The big cosmic news du jour is that Mercury is retrograde until March 17. Astrology buffs who faithfully check their horoscope forecasts know that Mercury is the planet of communication and transportation, and when it appears to travel backward, everything goes haywire.
Appointments are missed, computers crash, cell phones and important documents get misplaced, flights are delayed or canceled. Anything you expect to be speedy and efficient will seem to slow down to a frustrating pace, taking much more time than you anticipate. Mercury won’t turn direct again until March 17, so the next few weeks could prove challenging for everyone.
So, what does all this mean for dog owners? Mercury retrograde affects us in big and small ways. To avoid scheduling glitches and long, frustrating waits, confirm all appointments with dog walkers, sitters, boarding and daycare facilities, veterinarians, and groomers.
If you’re traveling and leaving Spot behind, have a plan B in place, just in case your dog caretaker is called away on an emergency. As long as you have backup – such as a friend or neighbor who knows your dog and has a set of your house keys – everything should be okay.
Mercury retrograde can play havoc with a dog owner’s peace of mind. But don’t fret — forewarned is forearmed. Here’s where you’ll need to be extra-careful. Be on your guard for malfunctions, and trust nothing mechanical, even low-tech objects you use every day. Collars can break and split open unexpectedly, or slip over a dog’s head; faulty hardware can cause your dog’s leash to disengage from his collar in the middle of a busy city street. This kind of nightmare obviously has tragic potential, and it’s more likely to happen during a Mercury retrograde period.
Here’s a safety tip that’s become quite trendy among savvy urban dog walkers who frequently walk muscular, hard-pulling dogs: Use a carabiner clip as a form of leash insurance. We’re not talking about those cheap, flimsy things made for hanging keys from your belt loop – we mean serious, reliable carabiner clips designed for use by mountain climbers and rope rescuers, with a screwgate that secures the clip tightly shut. (Petzl is a great resource.)
Here’s how to do it: Clip the carabiner to the O-ring attached to your leash’s clasp, then clip it to your dog’s collar, and screw the carabiner shut. This way, you’re not relying on an overworked leash clasp that may or may not decide to malfunction in the middle of your dog-walk. (Plus, the screwgate carabiner looks really cool; it’s serious gear that turns the daily dog-walk into an outdoor adventure – which it should be, anyway.)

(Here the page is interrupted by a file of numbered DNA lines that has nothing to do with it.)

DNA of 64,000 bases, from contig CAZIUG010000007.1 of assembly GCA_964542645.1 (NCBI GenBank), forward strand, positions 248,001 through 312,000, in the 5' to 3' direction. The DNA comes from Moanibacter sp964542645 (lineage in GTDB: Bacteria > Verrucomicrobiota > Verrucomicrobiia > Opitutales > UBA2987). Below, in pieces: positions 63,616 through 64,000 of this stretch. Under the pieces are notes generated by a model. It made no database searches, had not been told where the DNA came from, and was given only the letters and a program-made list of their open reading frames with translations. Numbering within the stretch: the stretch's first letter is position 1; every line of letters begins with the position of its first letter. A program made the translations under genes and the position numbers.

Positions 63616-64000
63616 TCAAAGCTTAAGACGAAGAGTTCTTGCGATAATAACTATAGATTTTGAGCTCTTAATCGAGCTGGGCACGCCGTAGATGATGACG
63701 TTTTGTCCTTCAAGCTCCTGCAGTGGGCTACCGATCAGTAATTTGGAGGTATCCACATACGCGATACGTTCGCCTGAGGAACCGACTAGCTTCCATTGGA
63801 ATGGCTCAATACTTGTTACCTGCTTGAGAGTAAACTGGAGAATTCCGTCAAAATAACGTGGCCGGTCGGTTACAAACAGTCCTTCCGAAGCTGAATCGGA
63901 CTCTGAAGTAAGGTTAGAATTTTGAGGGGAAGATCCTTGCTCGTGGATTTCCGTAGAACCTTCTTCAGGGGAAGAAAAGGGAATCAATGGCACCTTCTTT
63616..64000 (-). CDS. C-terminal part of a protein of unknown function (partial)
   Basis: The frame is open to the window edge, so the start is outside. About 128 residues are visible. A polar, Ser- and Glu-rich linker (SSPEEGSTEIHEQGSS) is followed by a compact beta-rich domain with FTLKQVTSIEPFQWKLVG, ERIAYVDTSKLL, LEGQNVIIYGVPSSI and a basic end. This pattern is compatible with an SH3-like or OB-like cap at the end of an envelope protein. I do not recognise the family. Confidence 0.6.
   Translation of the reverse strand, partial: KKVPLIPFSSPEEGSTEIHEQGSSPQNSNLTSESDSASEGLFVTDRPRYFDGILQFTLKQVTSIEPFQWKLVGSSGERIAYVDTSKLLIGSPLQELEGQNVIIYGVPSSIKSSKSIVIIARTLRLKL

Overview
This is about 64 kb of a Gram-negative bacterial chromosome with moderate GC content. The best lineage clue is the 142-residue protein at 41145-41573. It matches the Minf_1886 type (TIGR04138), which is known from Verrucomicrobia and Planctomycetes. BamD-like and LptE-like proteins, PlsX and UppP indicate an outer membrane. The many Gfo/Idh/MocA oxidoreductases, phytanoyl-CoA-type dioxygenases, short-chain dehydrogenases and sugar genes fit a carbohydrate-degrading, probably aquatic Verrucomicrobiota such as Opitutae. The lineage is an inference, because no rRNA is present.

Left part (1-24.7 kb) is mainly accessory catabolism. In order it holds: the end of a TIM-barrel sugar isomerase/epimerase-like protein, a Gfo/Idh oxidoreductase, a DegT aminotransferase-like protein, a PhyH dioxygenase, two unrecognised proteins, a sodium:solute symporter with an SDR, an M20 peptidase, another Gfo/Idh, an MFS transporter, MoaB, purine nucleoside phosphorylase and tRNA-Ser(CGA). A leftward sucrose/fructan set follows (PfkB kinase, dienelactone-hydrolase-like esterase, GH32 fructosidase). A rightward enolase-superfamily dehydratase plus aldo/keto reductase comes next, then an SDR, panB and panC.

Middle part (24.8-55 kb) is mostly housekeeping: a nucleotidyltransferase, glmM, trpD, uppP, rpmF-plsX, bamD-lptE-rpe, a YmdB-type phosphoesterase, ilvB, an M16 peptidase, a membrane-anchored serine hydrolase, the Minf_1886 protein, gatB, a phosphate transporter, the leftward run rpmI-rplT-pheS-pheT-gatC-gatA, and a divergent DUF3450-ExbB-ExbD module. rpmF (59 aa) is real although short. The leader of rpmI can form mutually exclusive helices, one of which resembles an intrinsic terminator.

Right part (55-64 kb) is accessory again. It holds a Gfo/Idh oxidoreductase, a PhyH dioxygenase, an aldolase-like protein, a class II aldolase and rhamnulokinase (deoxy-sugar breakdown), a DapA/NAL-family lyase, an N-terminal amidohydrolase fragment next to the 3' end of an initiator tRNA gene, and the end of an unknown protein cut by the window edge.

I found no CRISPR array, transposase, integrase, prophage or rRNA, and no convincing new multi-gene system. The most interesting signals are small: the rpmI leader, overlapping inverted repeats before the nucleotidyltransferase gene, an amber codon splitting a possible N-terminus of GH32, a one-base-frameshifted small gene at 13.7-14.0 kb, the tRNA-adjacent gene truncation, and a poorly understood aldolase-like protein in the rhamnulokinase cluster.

If your dog isn’t microchipped, make sure his or her ID tag is firmly secured to his collar, and that it’s still readable (i.e. the lettering hasn’t all rubbed away with wear). Consider getting a collar that’s personalized with your phone number, or a high-tech ID tag device that helps reunite you with Spot if you should ever become separated.
Don’t tempt fate during a Mercury retrograde period. Now is not the time to leave your dog tied outside anywhere that you can’t keep a constant eye on him – you could come out and find he’s run off or been stolen. If your dog is on a complicated medication and/or supplement schedule, be absolutely sure you’ve understood all of your vet’s instructions so you won’t under- or overdose him. It helps to post the instructions in your kitchen for easy reference.
Even less life-or-death matters are affected by Mercury’s backward transit, so check your dog food supply, especially if it’s a hard-to-find brand, or one that needs to be ordered online. Have a plan B for dog food too, because what if the brand you normally use is recalled? You don’t want to be left high and dry, because home cooking for the hound will slow you down even further now that you’re coping with all these other irritating delays in your life. Bring along extra poop bags on your dog walks, and stuff them into two different (ideally zippered) pockets, just in case they fall out somewhere along your route. Things tend to spill during these retro periods, so take your time and proceed with caution when filling or emptying large water bowls, or handling large quantities of kibble.
Going on a trip with Spot? Leave early, allow for extra travel time, and arm your car’s interior with blankets, towels, and odor remover just in case Spot barfs while you’re in transit. Remember, Mercury slows down travel, and nothing interferes with a journey quite like a car-sick canine!
On the upbeat side, Mercury retrograde is an excellent time to look back over areas of our lives that need to be addressed, says Susan Miller, author and creator of the hugely popular Astrologyzone. Now’s your chance to organize your dog’s medical and ID records, for instance, and keep them in a clearly-marked folder so they’re ready when you need them — such as in the event of an emergency evacuation. If your dog takes medications or supplements that need to be ordered online, survey your supply to make sure you have everything on hand, and re-order if you don’t.
Mercury goes retrograde several times each year. See a schedule of retro periods and helpful hints on coping with this frequent phenomenon in other areas of your life.